Forest of Dean & Wye Valley

Archive for May, 2011|Monthly archive page


In A.Graham on May 25, 2011 at 9:51 am

The numbers taking part in the giant rally in London on March 26 varied according to which newspaper you read. The Independent on Sunday claimed half a million. Others settled for 400,000 – whilst the TUC, which had organised the protest, counted up to 250,000 before it ceased counting – whilst thousands were still arriving, to join the great procession that filled the streets of the capital.

But all agreed that it was the largest street demonstration since that held against the Iraq War n February 2003. No doubt Cameron and Clegg were taking note, but whether they will really get the message is another matter. But for those who took part in the protest (and many were marching for the first time), it was a reaffirmation of their determination not to take the swingeing cuts lying down, but instead to join the campaign for an alternative approach.


There were coachloads from across the west, including the Forest of Dean, Monmouth and Gloucester. For us, it was an early start. We were up in the darkness before dawn broke, to drive up through a sleeping Forest to Cinderford to join sleepy-eyed demonstrators outside the Co-op store for our coach to London.

Gradually we woke up, as we headed along the motorway and then crawled through the traffic before being dropped off by the Tate gallery on the embankment. We joined the growing swell of fellow demonstrators, before being directed across the Lambeth Bridge to the south side of the river.

By now demonstrators seemed to be streaming in from all directions. We joined with others who were queuing for a boat to take us back to where the main march was assembling on the other side of the river.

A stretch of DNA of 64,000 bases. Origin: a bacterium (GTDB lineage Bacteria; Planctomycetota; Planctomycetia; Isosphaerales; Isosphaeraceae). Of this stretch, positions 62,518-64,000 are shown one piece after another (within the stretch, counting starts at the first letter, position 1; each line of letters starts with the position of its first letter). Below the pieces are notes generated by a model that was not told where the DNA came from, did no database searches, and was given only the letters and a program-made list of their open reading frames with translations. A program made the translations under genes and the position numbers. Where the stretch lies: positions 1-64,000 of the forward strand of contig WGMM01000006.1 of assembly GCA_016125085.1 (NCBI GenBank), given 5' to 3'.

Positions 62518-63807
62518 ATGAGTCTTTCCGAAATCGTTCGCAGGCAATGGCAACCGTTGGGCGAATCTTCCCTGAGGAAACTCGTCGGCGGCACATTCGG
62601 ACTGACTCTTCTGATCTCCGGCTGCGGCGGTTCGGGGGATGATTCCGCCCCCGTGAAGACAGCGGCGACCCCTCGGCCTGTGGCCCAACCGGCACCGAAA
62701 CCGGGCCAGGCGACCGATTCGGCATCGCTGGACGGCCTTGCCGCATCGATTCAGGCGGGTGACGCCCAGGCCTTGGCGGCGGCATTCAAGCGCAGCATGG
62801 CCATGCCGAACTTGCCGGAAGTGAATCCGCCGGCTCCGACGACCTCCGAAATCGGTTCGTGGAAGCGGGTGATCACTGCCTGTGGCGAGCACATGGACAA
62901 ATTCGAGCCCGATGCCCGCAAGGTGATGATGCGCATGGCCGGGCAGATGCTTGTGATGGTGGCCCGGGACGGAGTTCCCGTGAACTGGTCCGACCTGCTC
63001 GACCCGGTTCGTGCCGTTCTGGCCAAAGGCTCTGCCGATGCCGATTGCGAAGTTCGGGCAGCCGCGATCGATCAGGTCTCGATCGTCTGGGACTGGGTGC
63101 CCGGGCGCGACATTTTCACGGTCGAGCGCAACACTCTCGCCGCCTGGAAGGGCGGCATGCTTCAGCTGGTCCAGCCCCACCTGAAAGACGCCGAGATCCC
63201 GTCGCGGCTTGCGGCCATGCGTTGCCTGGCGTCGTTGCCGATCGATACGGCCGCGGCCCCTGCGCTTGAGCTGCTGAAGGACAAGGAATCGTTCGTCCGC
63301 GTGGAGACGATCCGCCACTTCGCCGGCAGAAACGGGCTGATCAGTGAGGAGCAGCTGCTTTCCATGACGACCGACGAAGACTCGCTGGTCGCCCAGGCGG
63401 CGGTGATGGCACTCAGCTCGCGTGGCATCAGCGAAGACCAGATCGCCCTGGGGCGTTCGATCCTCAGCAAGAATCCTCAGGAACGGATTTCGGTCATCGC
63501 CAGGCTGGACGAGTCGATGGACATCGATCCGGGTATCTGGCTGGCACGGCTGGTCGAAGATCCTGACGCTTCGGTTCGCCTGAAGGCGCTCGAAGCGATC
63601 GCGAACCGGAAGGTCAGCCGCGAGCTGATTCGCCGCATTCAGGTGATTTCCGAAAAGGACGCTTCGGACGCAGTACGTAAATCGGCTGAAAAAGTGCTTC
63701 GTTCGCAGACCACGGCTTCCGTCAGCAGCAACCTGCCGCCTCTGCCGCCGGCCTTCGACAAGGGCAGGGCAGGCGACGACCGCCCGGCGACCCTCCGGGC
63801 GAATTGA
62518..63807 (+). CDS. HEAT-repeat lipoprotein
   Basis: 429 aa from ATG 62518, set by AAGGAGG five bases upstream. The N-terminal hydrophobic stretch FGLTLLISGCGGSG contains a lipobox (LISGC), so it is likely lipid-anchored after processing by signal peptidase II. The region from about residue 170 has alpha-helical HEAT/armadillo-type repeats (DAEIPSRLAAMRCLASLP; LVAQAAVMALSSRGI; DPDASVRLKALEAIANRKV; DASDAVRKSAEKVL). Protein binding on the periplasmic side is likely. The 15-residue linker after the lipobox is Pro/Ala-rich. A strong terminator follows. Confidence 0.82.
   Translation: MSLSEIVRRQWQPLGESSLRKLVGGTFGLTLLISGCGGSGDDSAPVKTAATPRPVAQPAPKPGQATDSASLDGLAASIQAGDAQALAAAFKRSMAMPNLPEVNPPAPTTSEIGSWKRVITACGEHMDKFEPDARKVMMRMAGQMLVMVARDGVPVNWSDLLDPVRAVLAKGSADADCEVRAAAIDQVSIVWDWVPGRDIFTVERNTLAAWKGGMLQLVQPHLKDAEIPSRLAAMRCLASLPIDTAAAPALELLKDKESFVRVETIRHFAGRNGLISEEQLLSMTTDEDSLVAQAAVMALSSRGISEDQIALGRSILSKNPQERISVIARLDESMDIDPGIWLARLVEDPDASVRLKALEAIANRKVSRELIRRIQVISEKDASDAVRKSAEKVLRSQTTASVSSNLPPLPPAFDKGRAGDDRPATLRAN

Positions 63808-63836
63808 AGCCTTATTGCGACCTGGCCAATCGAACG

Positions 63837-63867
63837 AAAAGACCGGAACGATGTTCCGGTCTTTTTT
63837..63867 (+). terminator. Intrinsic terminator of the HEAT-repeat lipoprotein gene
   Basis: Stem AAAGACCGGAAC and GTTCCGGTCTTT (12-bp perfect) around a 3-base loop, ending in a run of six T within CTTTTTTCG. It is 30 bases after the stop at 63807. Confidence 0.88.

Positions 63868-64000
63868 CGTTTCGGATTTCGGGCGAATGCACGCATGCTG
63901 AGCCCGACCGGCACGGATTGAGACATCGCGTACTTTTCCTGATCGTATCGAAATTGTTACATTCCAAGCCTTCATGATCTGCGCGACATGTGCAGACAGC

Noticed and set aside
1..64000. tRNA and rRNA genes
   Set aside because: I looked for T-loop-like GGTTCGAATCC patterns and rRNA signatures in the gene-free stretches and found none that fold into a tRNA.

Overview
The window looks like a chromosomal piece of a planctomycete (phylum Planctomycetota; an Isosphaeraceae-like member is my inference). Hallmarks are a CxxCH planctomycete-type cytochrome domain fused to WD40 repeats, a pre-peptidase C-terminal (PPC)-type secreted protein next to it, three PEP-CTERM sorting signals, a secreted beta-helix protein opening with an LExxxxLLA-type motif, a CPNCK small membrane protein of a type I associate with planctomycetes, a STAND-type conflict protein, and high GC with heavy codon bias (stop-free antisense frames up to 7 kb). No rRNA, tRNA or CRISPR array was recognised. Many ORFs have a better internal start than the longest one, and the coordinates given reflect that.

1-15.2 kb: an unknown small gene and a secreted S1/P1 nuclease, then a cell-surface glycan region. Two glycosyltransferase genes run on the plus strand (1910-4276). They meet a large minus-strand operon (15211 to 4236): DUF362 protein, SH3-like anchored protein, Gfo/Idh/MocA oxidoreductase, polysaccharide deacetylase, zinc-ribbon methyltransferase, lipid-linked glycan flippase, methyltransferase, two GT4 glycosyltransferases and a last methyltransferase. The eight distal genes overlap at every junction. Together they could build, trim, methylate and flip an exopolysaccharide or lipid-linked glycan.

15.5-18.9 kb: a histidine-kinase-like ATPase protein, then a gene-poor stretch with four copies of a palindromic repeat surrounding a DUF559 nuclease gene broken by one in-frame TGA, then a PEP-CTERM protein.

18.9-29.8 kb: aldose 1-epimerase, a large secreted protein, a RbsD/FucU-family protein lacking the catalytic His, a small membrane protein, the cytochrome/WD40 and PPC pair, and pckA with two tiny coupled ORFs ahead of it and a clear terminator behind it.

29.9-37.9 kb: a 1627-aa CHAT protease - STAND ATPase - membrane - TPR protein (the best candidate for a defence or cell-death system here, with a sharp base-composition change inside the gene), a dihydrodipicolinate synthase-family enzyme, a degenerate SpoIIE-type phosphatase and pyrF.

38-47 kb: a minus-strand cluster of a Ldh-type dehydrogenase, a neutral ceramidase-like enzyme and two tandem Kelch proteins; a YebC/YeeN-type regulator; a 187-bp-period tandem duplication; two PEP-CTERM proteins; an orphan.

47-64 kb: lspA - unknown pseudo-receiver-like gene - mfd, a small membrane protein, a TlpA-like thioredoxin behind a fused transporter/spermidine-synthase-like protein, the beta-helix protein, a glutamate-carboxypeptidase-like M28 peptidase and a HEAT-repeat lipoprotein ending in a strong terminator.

Several boatloads ferried demonstrators back towards Blackfriars Bridge, where the tail end of the march was growing longer by the minute. Demonstrators with banners and placards who’d come to join the rally by coach, by train – and, in our case, by boat – were arriving all the time.

We made our way at a slow, shuffling pace along the Embankment, enlivened by music, and the chants of demonstrators as the march snaked its way slowly forward. Most of the major public sector unions were there, banners flying. Unison was out in force, as was Unite, and the health sector unions, including nurses and physiotherapists. Railway workers, too, and the Prison Officers Association (POA), proclaiming that “prisons were not for profit”. Quite right: the privatisation of the penal system should cause concern, to say the least.

The pace quickened slightly as we reached Big Ben and turned past Parliament where lines of police men clad in yellow high visibility jackets stood shoulder to shoulder behind barricades. The whole of Parliament Square was cordoned off for the occasion, and the march was routed to the right, up Whitehall and past the heavy iron gates that now bar Downing Street.

Around Trafalgar Square and on towards Piccadilly we saw the first signs of anarchists activists who later in the day were to indulge in their own unauthorised direct action. but by the time that took place we’d passed on by. They were working to a different agenda than the vast majority of the marchers, who were there in common cause to save our services, and to fight to protect our welfare state.